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We began ARCS 365 with a little bit of controversy to make everyone think! We were privileged to have one of the international key opinion leaders of our specialty to open our series of monthly educational webinars, Prof Denny Sakkas, Scientific Director of Boston IVF.  His lecture was all about sperm and he began with some uncomfortable questions.

‘Where do we put sperm or even men in order of importance in the fertility clinic?’ Denny showed us an amusing cartoon showing that most experts reckon the egg is the ‘Queen of Reproduction’ with 70-80% importance.  Uterus is next at about 15% and sperm lie at the bottom of the pile with 10-15% value to the whole process. But is this a valid approach?  Sperm provide 50% of the genome but get 10% of our attention.  Denny suggested that the ‘forgotten man’ could be holding back better success for couples.


Denny drew our attention to assessments of sperm quality and how slowly they have become routine.  The first DNA studies by Evenson were published in 1980, but 40 years on they are only adopted by just a few.  Since ICSI came into play in the early 1990s, we have relied on it to bypass sperm problems rather than improving male diagnostic or sperm selection methods.  Sadly, there is now compelling evidence that the poorer the sperm quality, the more its negative influence on treatment success, from poorer blastocysts to miscarriage.  And we are not just talking failed ART.  We are also talking about much more serious impacts on childhood health such as autism and other neurogenic disorders.

Denny suggested that the ‘forgotten man’ could be holding back better success for couples.

Secondly, Denny pointed out that smaller sperm problems; not evident in a semen analysis are not overcome by ICSI; they just take longer to manifest themselves affecting son’s or even grandson’s health.  Sometimes human studies are too small to assess these effects but by taking what Denny called the ‘slam dunk’ approach and using animal studies, it was very clear that sperm with high DNA damage, for example, led to increased rates of miscarriage.  Next Denny focused on sperm epigenetic anomalies and gave us a rather scary example of the association between male prepubertal smoking and transgenerational health disparities.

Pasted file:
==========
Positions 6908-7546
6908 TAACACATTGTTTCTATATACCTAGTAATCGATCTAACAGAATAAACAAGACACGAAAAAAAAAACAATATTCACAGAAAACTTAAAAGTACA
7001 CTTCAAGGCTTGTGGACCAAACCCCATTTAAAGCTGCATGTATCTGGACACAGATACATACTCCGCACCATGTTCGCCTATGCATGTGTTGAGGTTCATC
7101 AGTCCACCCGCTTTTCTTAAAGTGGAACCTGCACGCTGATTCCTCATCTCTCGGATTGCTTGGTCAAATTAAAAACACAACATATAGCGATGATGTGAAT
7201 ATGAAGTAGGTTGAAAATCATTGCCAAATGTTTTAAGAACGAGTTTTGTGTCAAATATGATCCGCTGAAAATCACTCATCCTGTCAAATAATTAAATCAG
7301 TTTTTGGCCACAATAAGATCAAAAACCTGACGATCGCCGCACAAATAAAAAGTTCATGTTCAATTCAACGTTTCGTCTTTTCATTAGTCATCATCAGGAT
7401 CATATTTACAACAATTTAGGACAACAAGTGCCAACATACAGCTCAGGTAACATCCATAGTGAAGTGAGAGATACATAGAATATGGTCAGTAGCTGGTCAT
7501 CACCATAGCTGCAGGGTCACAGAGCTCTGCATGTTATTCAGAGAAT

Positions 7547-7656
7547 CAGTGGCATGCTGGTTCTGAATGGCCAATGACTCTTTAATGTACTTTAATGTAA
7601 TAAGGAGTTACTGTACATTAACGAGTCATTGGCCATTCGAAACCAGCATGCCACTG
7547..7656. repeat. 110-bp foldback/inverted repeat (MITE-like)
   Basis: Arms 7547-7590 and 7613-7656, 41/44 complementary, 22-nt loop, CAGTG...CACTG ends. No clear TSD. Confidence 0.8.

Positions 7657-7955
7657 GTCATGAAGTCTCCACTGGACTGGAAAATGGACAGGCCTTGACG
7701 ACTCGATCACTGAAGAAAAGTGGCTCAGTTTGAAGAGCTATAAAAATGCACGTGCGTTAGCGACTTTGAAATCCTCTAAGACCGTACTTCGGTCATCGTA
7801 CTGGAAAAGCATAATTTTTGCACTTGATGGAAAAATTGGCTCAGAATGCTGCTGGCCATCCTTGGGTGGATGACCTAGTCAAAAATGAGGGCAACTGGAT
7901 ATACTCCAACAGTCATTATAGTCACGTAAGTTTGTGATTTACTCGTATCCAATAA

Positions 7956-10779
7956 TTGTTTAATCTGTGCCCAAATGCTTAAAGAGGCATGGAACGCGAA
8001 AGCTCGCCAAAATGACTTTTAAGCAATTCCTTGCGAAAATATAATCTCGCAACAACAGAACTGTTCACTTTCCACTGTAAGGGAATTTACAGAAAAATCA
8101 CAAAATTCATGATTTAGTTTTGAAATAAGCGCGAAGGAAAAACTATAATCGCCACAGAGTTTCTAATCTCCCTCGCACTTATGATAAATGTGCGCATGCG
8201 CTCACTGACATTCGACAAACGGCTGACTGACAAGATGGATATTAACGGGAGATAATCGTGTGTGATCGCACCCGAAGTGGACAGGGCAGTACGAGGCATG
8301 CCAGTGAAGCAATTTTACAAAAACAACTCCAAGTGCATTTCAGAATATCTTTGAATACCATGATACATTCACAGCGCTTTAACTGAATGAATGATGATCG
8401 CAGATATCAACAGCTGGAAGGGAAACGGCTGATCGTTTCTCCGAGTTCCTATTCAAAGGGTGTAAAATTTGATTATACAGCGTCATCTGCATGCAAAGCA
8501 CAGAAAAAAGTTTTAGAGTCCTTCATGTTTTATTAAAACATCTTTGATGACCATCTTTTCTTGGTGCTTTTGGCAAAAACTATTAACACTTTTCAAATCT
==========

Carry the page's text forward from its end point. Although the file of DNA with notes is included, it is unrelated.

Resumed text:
In the final section of his evidence-based and comprehensive lecture, Denny focused on advanced paternal age.  To my surprise, he didn’t mean men in their fifties or sixties.  His definition of advanced paternal age was 35 and over! Again, he used miscarriage as the primary outcome and gave us evidence of miscarriage doubling between men of 30-34 years compared with men of 40 plus.  Aneuploidy in ageing sperm may not have the same significance given the number of sperm men produce, but there were a range of other issues such as increased mutations, methylation, DNA damage, oxidative stress that even young donor eggs couldn’t combat.

In view of this emerging plethora of data, Denny threw down the gauntlet – should we have a paternal cut-off age for fertility treatment?  Ending on a positive note, we heard of some innovative and promising ways of using deep learning to select ‘good’ sperm for treatment.

All in all, Denny’s take home message to us all was